1. Ladders. Used throughout plants and warehouses, 8 percent of all occupational fatalities are the result of falls from ladders. Ladders slip, tip, slide and break. While human error causes most ladder falls, steps can be taken to minimize injuries. Consider the following:
• Is the ladder resting on an uneven surface?
• Is the work area crowded?
• What obstructions are in the path of the climb?
• Check the amount of weight the ladder can support.
• Know the difference between a step ladder, a single ladder and an extension ladder and the appropriate applications.
2. Scaffolding. Scaffolding violations and accidents are commonly linked to planks giving way, employee falls and tumbling objects. An estimated 65 percent of the construction industry works on scaffolds. Protecting workers from scaffold-related accidents would prevent 4,500 injuries and 50 deaths every year, at a savings for American employers of $90 million workdays. Scaffolds must be:
• Safely secured and supported
• Provided with safe access, such as with ladders and guard rails
• Adequately decked
3. Fall protection. Fall protection violations occur whenever a person is four feet above the ground without proper safety measures. Fall protection must be provided at four feet in general industry, five feet in maritime and six feet in construction. Steps for successful fall protection include:
• Taking fall prevention and protection training courses
• Identifying situations when employees should not work off the ground
• Reviewing and testing harnesses, connectors, ropes, anchors, lanyards and pulleys
4. Powered industrial trucks. Many employees are injured by driving powered industrial trucks off loading docks or into ditches, or by being struck by one. Most employee injuries and property damage can be linked to unsafe operating procedures, lack of safety-rule enforcement and inadequate training. Operators of powered industrial trucks should:
• Successfully complete training and evaluation specified in the OSHA standard
• Master safe load manipulation, stacking and un-stacking
• Practice operating powered industrial trucks on ramps and sloped surfaces
• Not operate in closed environments where poor ventilation could cause carbon monoxide or diesel exhaust buildup.
5. Respiratory protection. Respirators help protect welders and others against unhealthy breathing environments caused by insufficient oxygen, dust, vapors, gasses, fiberglass and more. These hazards may cause cancer, lung impairment and other diseases, or death. An estimated 5 million workers are required to wear respirators in 1.3 million workplaces throughout the U.S. Respiratory safety includes:
• Ensuring the respirator fits properly
• Ensuring hazardous air is sealed out
• Properly cleaning, storing and maintaining respirators
6. Electrical wiring methods. Electrical hazards are present for those who work both directly and indirectly with or near dangerous electrical lines. For electrical safety, it is important to:
• Understand the National Electrical Code wiring method requirements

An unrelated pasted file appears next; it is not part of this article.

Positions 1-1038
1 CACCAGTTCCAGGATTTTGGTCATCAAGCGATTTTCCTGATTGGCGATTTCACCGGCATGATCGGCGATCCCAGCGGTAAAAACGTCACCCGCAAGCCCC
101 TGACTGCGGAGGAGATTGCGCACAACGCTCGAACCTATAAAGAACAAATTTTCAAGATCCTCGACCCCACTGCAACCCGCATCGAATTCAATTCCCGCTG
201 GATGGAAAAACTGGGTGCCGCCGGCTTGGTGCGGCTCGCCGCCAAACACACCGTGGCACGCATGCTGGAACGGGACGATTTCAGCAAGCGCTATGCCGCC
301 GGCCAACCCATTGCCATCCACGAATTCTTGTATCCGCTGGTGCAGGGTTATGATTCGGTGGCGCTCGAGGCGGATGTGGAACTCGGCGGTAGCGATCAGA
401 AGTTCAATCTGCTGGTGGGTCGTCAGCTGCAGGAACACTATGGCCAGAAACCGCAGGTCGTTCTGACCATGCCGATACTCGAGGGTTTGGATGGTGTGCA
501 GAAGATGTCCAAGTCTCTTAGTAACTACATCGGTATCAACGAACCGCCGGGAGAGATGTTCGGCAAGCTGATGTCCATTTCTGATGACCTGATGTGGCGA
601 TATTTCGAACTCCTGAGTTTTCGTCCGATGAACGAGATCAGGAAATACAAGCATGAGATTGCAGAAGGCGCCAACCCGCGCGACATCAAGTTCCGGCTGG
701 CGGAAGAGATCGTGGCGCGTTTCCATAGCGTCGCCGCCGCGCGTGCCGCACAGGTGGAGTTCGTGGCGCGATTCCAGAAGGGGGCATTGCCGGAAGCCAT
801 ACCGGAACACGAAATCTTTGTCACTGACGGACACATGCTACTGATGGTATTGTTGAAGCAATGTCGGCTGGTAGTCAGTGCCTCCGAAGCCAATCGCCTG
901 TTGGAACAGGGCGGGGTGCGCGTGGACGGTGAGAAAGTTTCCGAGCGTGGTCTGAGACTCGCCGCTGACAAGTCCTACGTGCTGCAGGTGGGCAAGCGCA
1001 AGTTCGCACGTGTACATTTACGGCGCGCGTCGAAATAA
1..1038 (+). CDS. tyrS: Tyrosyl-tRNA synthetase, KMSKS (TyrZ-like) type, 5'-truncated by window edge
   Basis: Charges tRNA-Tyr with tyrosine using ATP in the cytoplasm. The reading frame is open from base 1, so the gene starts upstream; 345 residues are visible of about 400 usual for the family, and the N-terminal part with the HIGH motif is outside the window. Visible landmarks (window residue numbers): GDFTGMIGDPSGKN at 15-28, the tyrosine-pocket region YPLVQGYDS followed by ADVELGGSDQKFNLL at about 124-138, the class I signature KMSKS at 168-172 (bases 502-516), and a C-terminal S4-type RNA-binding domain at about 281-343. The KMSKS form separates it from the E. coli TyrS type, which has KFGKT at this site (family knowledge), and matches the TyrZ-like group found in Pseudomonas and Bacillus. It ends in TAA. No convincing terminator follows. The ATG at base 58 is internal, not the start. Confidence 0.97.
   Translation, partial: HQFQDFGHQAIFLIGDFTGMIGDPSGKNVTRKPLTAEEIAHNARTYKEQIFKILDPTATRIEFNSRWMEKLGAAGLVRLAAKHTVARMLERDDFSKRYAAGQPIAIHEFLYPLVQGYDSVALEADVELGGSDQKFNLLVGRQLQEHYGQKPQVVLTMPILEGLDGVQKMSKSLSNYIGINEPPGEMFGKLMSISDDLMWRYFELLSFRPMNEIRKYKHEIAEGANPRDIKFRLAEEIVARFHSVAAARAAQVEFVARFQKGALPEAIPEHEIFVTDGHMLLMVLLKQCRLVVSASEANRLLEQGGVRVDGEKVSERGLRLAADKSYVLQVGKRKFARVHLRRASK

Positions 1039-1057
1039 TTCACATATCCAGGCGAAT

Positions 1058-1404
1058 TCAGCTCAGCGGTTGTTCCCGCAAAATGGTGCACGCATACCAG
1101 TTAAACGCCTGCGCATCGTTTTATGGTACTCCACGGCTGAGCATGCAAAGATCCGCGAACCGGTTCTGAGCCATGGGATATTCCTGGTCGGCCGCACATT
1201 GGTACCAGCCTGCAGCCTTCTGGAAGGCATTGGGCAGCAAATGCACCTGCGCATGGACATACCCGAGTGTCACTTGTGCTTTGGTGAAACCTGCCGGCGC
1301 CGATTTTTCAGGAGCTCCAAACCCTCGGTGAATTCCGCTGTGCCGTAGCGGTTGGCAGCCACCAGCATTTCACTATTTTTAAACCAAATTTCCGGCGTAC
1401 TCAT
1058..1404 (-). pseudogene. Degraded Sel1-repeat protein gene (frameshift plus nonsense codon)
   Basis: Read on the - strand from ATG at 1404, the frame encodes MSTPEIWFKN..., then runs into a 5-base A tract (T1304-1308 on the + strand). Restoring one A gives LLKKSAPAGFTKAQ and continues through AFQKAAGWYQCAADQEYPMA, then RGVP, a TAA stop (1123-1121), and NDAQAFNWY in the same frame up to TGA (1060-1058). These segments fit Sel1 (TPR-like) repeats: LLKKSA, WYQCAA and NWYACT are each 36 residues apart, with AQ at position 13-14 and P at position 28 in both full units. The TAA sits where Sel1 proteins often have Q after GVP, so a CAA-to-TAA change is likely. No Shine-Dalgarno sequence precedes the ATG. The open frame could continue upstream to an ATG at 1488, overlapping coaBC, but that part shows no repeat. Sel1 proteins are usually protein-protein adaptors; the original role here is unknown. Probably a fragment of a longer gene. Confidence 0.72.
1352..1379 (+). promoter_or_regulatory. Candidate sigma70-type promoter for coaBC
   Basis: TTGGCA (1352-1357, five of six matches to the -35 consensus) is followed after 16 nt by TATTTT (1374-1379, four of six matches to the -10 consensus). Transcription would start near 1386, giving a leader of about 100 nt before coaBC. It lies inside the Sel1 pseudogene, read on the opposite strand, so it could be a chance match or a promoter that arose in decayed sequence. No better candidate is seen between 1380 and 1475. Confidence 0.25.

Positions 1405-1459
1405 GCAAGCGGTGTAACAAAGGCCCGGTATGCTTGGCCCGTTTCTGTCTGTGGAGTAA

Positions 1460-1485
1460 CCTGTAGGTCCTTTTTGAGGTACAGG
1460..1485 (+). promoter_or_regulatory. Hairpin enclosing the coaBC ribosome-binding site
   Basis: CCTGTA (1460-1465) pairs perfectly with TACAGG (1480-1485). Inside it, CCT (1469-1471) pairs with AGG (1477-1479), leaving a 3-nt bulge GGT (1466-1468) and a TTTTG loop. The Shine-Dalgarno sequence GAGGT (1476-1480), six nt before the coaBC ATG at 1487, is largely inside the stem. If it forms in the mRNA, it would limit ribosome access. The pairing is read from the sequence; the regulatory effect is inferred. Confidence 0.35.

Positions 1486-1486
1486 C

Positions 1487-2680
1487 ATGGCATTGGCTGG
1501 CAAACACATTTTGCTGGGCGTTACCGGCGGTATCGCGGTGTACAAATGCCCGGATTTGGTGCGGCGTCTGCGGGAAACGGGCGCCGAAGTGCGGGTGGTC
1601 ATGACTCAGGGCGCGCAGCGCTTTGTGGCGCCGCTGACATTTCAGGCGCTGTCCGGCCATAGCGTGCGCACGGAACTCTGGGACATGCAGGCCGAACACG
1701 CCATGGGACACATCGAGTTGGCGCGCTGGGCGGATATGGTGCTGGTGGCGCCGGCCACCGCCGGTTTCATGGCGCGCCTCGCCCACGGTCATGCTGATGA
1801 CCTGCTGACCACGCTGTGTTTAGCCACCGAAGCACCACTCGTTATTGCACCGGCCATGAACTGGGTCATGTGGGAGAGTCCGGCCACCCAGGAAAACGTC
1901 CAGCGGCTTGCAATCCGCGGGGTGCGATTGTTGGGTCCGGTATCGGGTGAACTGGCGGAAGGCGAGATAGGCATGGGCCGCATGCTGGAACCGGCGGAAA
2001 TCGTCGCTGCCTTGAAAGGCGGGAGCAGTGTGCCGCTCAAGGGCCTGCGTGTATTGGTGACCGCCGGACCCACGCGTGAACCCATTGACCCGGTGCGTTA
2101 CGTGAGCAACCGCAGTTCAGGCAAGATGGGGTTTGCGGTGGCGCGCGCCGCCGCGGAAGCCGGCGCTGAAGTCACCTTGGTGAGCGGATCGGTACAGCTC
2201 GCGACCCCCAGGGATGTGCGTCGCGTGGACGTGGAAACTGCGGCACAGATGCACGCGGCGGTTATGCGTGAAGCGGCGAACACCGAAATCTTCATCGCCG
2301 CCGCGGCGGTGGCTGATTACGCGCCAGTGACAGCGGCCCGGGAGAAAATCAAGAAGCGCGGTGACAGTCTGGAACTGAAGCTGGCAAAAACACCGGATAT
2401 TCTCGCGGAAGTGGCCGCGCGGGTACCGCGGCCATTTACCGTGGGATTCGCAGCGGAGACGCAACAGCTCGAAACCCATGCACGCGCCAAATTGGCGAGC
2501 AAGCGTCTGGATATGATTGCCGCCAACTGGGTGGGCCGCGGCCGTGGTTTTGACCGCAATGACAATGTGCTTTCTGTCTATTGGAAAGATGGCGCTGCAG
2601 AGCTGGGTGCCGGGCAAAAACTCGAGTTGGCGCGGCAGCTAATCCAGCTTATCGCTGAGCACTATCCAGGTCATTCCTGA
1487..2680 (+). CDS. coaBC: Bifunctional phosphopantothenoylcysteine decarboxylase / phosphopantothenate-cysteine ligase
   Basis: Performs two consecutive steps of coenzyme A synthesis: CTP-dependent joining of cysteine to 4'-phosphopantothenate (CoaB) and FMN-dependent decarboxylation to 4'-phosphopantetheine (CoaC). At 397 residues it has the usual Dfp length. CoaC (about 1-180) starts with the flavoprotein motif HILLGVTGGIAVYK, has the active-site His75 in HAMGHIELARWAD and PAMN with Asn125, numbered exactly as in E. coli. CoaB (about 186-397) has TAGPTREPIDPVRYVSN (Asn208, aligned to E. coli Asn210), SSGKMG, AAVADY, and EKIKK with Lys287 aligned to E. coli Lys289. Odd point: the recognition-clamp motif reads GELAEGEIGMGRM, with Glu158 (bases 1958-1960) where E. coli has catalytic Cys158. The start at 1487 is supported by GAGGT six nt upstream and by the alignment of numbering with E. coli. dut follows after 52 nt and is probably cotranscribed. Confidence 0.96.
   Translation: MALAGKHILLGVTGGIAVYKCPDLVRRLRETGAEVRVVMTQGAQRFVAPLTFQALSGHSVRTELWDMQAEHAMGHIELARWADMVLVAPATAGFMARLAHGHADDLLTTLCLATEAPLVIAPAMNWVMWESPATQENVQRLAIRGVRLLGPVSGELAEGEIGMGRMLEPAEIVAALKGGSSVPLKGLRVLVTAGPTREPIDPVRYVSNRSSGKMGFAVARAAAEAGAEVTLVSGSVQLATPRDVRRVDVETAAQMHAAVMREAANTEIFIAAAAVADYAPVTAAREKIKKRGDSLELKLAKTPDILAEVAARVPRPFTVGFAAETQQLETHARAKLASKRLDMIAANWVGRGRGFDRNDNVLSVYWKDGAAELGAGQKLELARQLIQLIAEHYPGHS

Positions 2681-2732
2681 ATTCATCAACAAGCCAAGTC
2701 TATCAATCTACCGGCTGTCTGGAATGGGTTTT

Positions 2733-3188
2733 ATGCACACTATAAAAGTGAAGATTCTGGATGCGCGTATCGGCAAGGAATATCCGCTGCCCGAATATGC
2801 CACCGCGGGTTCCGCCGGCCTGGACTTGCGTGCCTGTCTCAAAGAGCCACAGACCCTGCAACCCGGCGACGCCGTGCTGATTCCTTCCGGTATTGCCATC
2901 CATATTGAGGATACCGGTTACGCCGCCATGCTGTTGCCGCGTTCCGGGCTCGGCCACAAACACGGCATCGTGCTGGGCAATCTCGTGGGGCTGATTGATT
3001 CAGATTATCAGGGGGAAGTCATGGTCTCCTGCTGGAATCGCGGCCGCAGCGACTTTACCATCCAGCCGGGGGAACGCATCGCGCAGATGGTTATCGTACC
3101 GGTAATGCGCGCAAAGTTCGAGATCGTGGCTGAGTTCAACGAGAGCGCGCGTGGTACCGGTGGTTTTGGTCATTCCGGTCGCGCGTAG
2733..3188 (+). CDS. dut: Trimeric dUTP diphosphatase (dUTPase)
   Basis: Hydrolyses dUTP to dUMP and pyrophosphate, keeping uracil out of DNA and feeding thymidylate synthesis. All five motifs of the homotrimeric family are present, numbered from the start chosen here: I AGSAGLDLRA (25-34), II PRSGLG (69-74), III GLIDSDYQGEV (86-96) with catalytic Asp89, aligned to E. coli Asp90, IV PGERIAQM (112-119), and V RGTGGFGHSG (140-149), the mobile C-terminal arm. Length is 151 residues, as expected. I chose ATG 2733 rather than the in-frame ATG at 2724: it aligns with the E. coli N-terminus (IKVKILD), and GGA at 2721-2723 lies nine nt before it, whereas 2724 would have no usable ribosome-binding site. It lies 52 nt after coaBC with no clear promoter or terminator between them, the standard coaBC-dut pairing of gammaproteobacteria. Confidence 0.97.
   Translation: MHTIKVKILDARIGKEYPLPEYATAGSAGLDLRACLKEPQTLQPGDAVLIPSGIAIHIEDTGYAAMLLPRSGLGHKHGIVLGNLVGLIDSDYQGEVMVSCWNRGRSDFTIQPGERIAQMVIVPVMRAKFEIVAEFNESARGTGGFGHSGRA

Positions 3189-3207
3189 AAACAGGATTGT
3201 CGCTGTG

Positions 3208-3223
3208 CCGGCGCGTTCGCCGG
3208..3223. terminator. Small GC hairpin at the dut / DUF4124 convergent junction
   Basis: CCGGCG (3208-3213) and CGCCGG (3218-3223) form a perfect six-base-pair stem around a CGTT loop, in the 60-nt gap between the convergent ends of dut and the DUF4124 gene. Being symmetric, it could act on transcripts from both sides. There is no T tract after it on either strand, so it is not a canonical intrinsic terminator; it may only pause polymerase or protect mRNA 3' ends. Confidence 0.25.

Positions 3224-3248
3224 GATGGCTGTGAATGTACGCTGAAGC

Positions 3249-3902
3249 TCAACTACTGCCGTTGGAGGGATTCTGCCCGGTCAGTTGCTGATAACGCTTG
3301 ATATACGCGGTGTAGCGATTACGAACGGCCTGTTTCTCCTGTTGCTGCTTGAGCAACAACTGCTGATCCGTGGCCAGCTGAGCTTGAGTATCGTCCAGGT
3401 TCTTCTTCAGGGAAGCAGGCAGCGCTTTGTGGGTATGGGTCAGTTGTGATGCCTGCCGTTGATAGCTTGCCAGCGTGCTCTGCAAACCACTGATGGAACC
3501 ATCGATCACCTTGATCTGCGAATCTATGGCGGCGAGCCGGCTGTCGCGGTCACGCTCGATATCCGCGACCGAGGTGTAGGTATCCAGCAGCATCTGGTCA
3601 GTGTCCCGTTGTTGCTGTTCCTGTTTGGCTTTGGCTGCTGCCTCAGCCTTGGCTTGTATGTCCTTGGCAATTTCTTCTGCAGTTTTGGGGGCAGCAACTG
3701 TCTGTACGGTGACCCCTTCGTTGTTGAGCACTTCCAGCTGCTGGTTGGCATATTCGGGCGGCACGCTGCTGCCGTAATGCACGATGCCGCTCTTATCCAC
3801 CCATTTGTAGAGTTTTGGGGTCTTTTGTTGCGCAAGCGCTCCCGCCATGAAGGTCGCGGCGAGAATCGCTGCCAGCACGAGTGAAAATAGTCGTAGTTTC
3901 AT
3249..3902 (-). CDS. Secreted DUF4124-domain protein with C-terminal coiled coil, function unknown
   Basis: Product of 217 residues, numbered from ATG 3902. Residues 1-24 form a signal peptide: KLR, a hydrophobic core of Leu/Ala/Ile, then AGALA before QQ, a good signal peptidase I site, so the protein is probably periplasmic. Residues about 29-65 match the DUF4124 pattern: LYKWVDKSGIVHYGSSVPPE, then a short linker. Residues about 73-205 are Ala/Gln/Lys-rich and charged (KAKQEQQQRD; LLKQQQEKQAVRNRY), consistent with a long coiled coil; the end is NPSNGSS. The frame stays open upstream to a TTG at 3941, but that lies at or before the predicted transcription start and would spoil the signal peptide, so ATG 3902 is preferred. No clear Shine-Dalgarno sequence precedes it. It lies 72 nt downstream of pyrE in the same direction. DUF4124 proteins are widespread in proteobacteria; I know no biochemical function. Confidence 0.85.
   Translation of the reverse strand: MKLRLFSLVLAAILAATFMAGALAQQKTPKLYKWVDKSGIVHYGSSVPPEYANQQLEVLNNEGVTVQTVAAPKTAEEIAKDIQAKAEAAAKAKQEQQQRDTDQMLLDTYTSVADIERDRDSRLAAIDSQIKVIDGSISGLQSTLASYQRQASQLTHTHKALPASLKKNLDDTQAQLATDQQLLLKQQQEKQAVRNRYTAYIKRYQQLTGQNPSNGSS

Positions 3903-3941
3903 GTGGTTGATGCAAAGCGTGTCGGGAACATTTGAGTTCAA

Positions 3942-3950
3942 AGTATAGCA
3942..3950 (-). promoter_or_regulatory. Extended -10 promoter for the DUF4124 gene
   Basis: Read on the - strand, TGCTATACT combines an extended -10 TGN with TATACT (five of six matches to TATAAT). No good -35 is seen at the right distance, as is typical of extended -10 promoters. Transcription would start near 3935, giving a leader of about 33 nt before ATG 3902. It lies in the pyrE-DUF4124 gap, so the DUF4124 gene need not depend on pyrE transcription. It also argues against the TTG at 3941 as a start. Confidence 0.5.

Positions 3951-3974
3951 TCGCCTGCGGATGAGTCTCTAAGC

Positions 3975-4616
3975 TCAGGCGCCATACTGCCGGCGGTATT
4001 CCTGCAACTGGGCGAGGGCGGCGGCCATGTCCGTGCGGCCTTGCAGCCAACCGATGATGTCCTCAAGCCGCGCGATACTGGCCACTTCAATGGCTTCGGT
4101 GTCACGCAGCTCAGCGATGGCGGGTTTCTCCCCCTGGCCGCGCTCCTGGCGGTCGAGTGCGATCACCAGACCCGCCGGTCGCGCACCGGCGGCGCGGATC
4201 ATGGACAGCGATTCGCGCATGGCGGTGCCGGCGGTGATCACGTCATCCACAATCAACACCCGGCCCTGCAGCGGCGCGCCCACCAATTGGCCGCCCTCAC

• Learn the specific requirements for installing a variety of cables, raceways, outlet boxes, junction boxes and other enclosures
7. Control of hazardous energy. Lockout/tagout (LO/TO) refers to specific practices and procedures to safeguard employees from the unexpected energization or startup of machinery and equipment, or the release of hazardous energy during service or maintenance activities. Approximately 3 million workers service equipment and face the greatest risk of injury if LO/TO is not properly implemented. Steps for LO/TO safety include:
• Knowing what types of machines and equipment in your facility are impacted by LO/TO
• Clarifying the roles of the “affected” and “authorized” employees
• Properly applying all LO/TO devices and labels, including valve tags, padlocks, hasps, steering wheel covers, cable lockouts and lock boxes
8. Machine guarding. Any machine part, function or process that may cause injury must be labeled and safeguarded. Moving machine parts may cause severe workplace injuries, such as crushed fingers, amputations, burns or blindness. Use the following safeguards:
• Guards should not be fastened to moving parts or positioned near moving parts in a manner that creates a pinch point.
• Guarding systems must prevent access to the hazardous area by reaching over, under, around or through the guarding system.
9. Electrical systems design. Working with electricity is dangerous, particularly areas that are subject to arc flash. Engineers and electricians work with electricity directly, including on overhead lines, cable harnesses and circuit assemblies. Follow these safety steps:
• Stay away from equipment that presents an arc flash danger. Arc flashes are a rapid, explosive discharge of electrical energy resulting from a short circuit fault. An arc flash can occur in as little as 1/1000 of a second. They are unexpected, violent and deadly.
• Arc flash labels also inform workers about wearing personal protective equipment (PPE) should they need to work on or near equipment that presents an arc flash hazard.
• Identify the correct extinguisher to use on flammable liquid fires and on energized electrical equipment fires.
10. Chemicals. Dangerous chemicals are used throughout the industrial landscape. Chemical manufacturers and importers are required to evaluate the hazards of the chemicals they produce or import, and prepare labels and safety data sheets to convey the hazard information to their downstream customers. To ensure chemical safety in the workplace employers should:
• Develop and maintain a written hazard communication program for the workplace and include lists of hazardous chemicals present.
• Use either NFPA diamond or color bar labels to provide Right-to-Know information. NFPA diamond labels are primarily used to inform emergency responders about hazards, but they can do double duty.